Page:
Any attempt to reduce carbon emissions in a significant manner with today’s technology would crash the world economy. I don’t think this is a winning political or humanitarian move. Developing countries rely too much on fossil fuels. You aren’t going to be able to ask these countries to do without for the sake of the environment. They don’t care. I don’t think we are going to see widespread adoption of renewable energy until we literally run out of oil and the market forces the switchover (which is, well, how things work in general). There have to be economic profits associated with investment in renewables. Oil is simply still too cheap (but we should definitely stop subsidizing it…). Heavy-handed regulation on new nuclear plants doesn’t help either.

    Luckily (in my opinion) the Earth’s climate is probably a bit more resistant to our meddling than we think it is. I believe we have plenty of time to let technology save us from ourselves. I’m worried much more about dem terrrists getting a hold of something that they shouldn’t.

    Liked by 1 person

    1. Hey Josh,

      Aside from your last sentence, I agree with much of what you claim. US unilateral action in the face of a daunting collective action problem will not suffice, shipping companies have little incentive to clean up their act, and the post-recession global economy is hesitant to welcome any new regulations – environmental or otherwise. And I do think the earth is more resilient than many leftist environmentalists would claim.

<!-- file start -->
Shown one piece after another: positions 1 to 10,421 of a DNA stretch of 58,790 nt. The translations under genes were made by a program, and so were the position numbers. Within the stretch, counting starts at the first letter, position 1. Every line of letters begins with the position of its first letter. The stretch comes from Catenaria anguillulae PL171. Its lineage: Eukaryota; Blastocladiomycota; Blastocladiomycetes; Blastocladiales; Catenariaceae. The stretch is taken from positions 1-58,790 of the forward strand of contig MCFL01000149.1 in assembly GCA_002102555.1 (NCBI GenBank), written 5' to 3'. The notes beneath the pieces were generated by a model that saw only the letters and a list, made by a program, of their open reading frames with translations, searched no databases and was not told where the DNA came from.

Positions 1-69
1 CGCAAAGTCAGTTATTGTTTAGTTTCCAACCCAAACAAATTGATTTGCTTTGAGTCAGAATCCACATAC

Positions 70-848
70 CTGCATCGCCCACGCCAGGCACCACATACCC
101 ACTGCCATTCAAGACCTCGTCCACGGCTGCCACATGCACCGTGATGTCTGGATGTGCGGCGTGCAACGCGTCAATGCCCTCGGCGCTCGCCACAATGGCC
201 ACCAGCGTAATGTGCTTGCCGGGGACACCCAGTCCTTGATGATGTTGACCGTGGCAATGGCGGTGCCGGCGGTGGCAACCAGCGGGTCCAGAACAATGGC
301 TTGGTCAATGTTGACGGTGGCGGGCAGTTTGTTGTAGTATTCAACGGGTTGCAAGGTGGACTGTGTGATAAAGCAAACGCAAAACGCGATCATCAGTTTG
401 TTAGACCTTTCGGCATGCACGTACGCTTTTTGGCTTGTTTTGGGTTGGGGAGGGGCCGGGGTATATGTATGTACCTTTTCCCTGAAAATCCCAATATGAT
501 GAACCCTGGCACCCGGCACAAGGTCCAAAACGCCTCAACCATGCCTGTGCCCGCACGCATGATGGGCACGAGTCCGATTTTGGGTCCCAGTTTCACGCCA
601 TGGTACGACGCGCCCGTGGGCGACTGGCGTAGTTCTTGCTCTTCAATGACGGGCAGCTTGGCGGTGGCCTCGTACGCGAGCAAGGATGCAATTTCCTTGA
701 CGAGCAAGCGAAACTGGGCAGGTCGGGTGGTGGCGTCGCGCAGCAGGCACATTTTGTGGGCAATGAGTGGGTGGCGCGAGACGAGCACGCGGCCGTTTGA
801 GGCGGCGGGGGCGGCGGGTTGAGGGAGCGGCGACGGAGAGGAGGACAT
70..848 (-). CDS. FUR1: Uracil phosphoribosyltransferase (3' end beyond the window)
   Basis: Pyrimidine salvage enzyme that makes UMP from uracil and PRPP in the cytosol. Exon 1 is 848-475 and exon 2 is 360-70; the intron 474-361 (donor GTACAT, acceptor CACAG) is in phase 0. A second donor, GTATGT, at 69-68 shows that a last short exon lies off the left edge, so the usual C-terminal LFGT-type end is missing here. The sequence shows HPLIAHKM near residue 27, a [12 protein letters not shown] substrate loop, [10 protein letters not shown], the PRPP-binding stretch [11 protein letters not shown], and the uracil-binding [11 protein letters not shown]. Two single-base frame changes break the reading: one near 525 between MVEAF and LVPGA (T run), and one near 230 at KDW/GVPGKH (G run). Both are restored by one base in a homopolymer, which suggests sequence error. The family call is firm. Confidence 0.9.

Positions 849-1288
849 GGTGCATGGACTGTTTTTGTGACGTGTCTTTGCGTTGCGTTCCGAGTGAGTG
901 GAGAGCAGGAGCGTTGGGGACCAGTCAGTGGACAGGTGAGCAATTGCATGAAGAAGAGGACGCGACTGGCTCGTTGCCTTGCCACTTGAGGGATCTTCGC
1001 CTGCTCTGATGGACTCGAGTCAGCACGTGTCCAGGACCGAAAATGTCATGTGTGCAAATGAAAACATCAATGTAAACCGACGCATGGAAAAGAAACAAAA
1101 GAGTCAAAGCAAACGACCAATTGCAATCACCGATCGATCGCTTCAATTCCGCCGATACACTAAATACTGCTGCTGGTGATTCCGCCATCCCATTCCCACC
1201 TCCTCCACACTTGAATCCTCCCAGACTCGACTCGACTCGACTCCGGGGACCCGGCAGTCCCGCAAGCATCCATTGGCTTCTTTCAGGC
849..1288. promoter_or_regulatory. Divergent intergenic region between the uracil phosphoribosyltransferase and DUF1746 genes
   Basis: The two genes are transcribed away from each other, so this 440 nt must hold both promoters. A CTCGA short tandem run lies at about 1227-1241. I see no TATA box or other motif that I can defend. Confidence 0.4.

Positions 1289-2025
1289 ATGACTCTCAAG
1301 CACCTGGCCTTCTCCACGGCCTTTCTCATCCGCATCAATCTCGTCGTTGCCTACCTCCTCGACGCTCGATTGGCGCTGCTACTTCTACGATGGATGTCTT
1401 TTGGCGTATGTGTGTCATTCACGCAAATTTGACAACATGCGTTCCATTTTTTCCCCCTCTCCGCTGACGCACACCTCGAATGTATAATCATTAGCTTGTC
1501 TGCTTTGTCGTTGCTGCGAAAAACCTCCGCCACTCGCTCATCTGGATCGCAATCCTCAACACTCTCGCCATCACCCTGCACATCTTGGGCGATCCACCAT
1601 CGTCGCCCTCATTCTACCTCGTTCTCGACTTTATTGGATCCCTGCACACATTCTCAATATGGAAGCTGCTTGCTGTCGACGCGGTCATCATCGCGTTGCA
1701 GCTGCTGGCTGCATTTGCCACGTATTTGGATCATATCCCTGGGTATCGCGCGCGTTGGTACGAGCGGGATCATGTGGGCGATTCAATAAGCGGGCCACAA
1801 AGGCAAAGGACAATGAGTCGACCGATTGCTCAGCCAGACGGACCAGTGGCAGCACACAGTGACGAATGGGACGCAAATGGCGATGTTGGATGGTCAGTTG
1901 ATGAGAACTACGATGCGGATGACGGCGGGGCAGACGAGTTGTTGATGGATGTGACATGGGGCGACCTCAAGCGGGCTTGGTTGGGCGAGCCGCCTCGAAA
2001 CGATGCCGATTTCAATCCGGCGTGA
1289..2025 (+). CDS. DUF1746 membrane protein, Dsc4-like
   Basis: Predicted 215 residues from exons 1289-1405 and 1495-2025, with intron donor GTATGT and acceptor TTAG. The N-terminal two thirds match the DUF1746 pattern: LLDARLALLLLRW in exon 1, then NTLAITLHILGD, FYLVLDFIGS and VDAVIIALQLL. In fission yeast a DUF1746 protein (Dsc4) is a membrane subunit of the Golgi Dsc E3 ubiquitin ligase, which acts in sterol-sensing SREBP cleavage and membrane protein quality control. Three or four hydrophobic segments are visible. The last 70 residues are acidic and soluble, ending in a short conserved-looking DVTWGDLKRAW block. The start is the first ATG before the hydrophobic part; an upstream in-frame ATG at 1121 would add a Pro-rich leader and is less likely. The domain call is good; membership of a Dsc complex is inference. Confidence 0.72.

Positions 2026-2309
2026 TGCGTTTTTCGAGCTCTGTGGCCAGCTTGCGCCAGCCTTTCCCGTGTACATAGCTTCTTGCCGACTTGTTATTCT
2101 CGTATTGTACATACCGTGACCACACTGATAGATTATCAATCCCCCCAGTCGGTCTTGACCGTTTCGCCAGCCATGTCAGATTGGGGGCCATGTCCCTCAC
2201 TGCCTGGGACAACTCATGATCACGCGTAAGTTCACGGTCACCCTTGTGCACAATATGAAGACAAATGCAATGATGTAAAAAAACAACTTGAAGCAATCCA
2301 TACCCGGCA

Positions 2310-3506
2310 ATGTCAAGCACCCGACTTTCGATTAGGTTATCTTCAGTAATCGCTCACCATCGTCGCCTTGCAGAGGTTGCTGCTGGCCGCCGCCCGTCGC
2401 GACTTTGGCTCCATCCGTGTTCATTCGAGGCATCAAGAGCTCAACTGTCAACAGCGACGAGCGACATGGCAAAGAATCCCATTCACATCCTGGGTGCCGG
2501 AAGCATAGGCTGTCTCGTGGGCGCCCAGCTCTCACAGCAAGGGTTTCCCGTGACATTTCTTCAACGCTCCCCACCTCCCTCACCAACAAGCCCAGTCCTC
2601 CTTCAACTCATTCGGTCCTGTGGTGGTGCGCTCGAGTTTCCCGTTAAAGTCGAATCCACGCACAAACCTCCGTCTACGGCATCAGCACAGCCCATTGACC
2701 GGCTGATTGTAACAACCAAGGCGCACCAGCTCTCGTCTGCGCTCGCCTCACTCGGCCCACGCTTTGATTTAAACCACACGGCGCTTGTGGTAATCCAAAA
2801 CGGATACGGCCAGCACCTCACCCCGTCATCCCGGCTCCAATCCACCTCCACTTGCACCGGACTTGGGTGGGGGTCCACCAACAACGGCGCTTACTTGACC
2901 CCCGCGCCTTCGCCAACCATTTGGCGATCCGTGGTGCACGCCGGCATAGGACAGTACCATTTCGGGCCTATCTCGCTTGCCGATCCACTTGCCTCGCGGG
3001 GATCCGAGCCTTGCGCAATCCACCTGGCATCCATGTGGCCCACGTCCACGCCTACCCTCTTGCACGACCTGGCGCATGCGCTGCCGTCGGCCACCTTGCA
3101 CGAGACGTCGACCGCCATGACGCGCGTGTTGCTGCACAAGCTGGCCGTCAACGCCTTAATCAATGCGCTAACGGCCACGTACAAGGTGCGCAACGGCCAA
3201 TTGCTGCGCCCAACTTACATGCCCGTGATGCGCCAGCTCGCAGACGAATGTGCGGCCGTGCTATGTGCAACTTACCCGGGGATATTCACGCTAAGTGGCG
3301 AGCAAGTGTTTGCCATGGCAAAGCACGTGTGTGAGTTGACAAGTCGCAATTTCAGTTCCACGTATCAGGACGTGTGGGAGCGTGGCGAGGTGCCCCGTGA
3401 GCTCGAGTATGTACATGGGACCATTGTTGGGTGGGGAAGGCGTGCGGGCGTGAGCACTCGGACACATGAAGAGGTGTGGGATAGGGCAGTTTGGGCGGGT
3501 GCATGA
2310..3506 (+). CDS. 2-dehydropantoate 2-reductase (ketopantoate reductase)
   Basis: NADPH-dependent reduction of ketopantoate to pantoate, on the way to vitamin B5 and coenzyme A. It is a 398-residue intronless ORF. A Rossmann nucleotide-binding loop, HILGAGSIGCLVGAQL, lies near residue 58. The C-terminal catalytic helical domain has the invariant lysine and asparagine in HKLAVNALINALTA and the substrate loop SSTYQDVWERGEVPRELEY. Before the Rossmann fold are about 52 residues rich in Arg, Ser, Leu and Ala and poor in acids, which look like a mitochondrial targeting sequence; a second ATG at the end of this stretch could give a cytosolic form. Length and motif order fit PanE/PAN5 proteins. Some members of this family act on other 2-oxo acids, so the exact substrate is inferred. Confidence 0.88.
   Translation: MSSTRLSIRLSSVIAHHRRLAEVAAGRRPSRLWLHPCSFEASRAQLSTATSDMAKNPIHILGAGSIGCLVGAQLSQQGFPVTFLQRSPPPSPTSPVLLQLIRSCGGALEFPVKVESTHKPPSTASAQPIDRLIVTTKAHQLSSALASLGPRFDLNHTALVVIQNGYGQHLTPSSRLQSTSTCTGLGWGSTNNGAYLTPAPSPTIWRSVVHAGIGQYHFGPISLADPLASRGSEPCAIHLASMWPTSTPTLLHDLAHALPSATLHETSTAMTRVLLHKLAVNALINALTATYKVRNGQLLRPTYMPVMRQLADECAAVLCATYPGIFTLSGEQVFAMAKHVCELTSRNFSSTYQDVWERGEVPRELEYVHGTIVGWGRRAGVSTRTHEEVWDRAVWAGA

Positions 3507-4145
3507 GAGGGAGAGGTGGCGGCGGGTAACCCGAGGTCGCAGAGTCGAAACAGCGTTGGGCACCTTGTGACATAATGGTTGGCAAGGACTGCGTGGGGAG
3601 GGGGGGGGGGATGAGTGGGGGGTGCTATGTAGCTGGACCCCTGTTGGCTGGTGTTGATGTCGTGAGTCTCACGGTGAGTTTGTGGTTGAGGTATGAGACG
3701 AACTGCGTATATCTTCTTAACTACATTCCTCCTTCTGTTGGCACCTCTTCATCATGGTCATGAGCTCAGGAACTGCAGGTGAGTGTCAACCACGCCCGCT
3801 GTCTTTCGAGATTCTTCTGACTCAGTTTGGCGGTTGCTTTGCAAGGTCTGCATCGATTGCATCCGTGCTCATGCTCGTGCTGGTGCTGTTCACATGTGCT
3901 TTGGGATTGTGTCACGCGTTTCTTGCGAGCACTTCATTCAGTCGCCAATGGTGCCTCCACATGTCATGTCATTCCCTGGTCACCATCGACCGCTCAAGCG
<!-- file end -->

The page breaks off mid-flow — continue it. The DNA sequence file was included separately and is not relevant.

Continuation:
However, I would argue that dealing with climate change has much more to do with being able to sustain our modes of production, distribution, and consumption into the future rather than any abstract normative imperative to save Mother Earth. The rock is going to be just fine (until it eventually gets swallowed by the sun, of course). Combating climate change is in many ways an effort to save capitalism from itself (more in a Tragedy of the Commons sense than any Marxist sense). For instance, few would care about rising sea levels if no one owned coastal property. The concern is about an infringement on private property rather the shape of the world’s landmass, which is always naturally shifting and changing anyway.

      Given this, I find it fascinating that the efficiency of global container shipping is relatively ignored in a world dominated by free trade promotion and concerned with climate change. There is a logical inconsistency that is interesting in an academic sense. Policy-wise, some of the claims you make would explain why it is brushed under the rug by politicians. But in my research of this issue, I have found no scholars discussing free trade and climate change with a focus on the interesting role of global container shipping. The lacuna fascinates me.

      Who knows what – if anything – will be done about it all. You may be right that the answer is “mostly nothing.”